If you suspect someone is a victim of trafficking or exploitation, you can call for support or file a report directly to the Modern Slavery Helpline.
According to research, there were approximately 72,800 sex workers1 in the UK in 2015. Buying and selling sex is legal in most circumstances in England, Scotland and Wales, with some exceptions such as brothel-keeping and persistently soliciting in a public place.
Sex workers may operate willingly and independently, arranging their own appointments and often using online advertising sites to manage business and vet clients. However, not everyone who offers sexual services does so because they want to. Some are vulnerable individuals who are, in fact, victims of sexual exploitation, a form of modern slavery and human trafficking.
People of all ages, genders and sexual orientations can be susceptible to this exploitation. They are coerced or deceived into providing sexual services and treated as commodities by criminals. They are forced to work very long hours for little or no pay, threatened with violence if they do not comply and are often debt bonded to their trafficker – being told they have to keep working until the alleged debt is repaid. Sexually exploited victims have little or no say in who they do or don’t have sex with. They are stripped of their dignity and basic human rights.
Many independent sex workers use adult services websites (ASWs) as a platform for advertising sexual services online because they provide them with greater control over who they provide services to, allow them to agree terms around the services available in advance and control what services they are consenting to provide, and increase their own personal safety. However, ASWs also provide an easy access point to a very wide market making them attractive to traffickers for selling the services of sexually exploited victims.
These adverts will be placed amongst legitimate adverts to make them appear to be from consenting, independent sex workers. Clients of sexual services should consider that the person placing the advert may not always be a consenting sex worker.
Trafficking victims may not ask their clients for help, as they may not know who to trust or are too scared of what will happen to them and their families. Some victims mistakenly believe that all prostitution is illegal in the UK and are scared to seek help from the police, or originate from countries where corrupt practices remove trust in authority.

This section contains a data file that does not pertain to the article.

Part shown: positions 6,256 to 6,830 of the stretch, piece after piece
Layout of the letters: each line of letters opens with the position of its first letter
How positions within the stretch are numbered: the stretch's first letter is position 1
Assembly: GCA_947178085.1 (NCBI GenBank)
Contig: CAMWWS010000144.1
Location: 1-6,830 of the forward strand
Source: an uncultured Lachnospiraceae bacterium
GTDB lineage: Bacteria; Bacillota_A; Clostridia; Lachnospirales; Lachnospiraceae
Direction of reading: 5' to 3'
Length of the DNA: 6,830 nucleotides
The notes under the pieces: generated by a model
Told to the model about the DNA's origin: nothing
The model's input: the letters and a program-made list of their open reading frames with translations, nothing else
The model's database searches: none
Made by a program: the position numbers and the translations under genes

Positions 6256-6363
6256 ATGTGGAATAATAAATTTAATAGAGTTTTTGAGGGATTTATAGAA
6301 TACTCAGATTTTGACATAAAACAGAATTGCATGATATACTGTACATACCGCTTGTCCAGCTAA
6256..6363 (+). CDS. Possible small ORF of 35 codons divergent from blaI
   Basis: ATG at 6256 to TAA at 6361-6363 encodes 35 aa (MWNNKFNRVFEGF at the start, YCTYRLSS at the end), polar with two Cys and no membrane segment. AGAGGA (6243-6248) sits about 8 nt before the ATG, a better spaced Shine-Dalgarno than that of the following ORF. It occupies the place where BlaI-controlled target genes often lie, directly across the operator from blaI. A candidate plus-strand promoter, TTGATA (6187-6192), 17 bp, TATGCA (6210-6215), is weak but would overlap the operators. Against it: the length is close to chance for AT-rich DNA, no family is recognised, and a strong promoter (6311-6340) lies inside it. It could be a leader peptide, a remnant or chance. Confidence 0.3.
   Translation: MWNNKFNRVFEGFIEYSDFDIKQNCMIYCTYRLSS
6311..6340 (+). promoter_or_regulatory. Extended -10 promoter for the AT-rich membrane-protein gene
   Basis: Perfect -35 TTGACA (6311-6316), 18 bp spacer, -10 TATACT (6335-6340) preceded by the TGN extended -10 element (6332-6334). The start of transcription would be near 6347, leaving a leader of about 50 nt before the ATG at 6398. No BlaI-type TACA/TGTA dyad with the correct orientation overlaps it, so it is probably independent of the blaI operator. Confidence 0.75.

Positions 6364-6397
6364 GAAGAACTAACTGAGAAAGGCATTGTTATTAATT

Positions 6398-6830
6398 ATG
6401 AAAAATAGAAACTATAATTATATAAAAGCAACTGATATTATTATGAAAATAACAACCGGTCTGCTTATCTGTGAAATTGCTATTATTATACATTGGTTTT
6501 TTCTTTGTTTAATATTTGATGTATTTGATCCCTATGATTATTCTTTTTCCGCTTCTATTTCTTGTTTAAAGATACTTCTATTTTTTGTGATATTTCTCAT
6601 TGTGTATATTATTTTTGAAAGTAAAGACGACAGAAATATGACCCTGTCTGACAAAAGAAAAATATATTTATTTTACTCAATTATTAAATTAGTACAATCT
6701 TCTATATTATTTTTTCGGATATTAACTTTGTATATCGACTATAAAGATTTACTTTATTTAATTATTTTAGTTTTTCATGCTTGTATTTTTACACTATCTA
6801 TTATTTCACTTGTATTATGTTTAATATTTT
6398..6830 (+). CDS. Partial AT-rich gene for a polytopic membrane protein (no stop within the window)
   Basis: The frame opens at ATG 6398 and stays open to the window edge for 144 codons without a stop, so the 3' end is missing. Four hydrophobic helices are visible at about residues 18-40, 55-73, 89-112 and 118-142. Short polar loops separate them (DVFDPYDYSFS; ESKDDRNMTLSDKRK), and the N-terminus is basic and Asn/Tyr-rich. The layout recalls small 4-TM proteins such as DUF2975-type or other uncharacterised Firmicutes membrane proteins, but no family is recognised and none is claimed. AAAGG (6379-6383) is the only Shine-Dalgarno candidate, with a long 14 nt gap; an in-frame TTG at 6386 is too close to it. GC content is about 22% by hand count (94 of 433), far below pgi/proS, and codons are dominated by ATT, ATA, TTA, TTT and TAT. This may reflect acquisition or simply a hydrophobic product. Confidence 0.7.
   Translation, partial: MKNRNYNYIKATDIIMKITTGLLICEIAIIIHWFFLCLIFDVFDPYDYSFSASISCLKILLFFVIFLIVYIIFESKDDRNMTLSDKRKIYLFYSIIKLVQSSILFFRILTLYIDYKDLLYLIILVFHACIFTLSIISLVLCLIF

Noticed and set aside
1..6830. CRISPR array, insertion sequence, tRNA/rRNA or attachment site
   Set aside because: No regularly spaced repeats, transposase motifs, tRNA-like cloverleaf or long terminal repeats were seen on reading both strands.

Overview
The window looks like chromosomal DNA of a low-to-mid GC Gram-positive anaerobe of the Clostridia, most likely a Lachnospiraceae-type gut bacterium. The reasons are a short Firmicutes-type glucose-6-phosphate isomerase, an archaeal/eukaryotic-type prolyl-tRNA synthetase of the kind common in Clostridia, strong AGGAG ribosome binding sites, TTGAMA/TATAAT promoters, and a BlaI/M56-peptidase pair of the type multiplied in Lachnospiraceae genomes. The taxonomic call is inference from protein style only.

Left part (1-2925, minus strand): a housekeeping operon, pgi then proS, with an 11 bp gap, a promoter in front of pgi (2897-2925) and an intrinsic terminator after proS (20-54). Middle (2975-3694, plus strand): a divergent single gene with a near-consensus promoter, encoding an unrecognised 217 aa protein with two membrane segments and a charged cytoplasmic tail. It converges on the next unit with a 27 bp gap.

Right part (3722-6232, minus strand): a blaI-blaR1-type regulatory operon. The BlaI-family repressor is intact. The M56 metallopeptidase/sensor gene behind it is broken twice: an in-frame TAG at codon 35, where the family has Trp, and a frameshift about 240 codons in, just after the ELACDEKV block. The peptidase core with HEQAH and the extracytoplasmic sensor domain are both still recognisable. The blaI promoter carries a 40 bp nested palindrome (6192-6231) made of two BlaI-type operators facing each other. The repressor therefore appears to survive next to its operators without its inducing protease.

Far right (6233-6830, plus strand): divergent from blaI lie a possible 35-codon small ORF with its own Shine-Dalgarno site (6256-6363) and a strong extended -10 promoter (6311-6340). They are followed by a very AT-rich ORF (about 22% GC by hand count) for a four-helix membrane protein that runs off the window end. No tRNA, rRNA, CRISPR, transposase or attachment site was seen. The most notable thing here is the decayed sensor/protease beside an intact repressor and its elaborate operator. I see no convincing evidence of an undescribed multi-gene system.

Given the hidden nature of sexual exploitation, victims are often kept out of sight of the wider public by their exploiters, but may be advertised as, or even operate alongside, independent sex workers. Clients of sex workers have access to private spaces where they could identify victims. When booking appointments and visiting any premises, clients of sex workers should think about the signs of exploitation.
It is important to remember that victims of sexual exploitation are forced to work against their will. To identify someone who is in need of help, you can look out for the following signs:
All sex workers are vulnerable to being targeted by dangerous individuals, but can be reluctant to report incidents to the police. Violence or intimidation towards any sex worker is illegal. All sex workers have the right to operate free from fear, violence, intimidation, coercion and exploitation. If you have any concerns about the safety of any sex worker, you should report these concerns to the police.
Whilst paying for sex is currently legal in England, Wales and Scotland, Section 53A of the Sexual Offences Act 2003 states that someone who pays or offers to pay for the sexual services of a prostitute is guilty of an offence if the individual providing the sexual service has been forced, threatened, deceived or coerced into doing so by a third person. This makes it illegal to have sex with a trafficked or exploited individual, regardless of whether the client is aware of the trafficking or exploitation.
1 House of Commons Home Affairs Committee concurred with this figure in 2016
This blog is the result of evidence-based research in consultation with relevant stakeholders.